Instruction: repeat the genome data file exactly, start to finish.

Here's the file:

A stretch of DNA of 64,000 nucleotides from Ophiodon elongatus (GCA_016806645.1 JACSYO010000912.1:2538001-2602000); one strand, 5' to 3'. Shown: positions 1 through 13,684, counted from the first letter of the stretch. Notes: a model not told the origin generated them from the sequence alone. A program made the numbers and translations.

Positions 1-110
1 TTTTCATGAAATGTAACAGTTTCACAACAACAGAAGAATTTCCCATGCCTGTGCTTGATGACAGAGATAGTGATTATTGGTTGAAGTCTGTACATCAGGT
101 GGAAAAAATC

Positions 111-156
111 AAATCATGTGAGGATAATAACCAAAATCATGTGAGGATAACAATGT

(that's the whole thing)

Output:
A stretch of DNA of 64,000 nucleotides from Ophiodon elongatus (GCA_016806645.1 JACSYO010000912.1:2538001-2602000); one strand, 5' to 3'. Shown: positions 1 through 13,684, counted from the first letter of the stretch. Notes: a model not told the origin generated them from the sequence alone. A program made the numbers and translations.

Positions 1-110
1 TTTTCATGAAATGTAACAGTTTCACAACAACAGAAGAATTTCCCATGCCTGTGCTTGATGACAGAGATAGTGATTATTGGTTGAAGTCTGTACATCAGGT
101 GGAAAAAATC

Positions 111-156
111 AAATCATGTGAGGATAATAACCAAAATCATGTGAGGATAACAATGT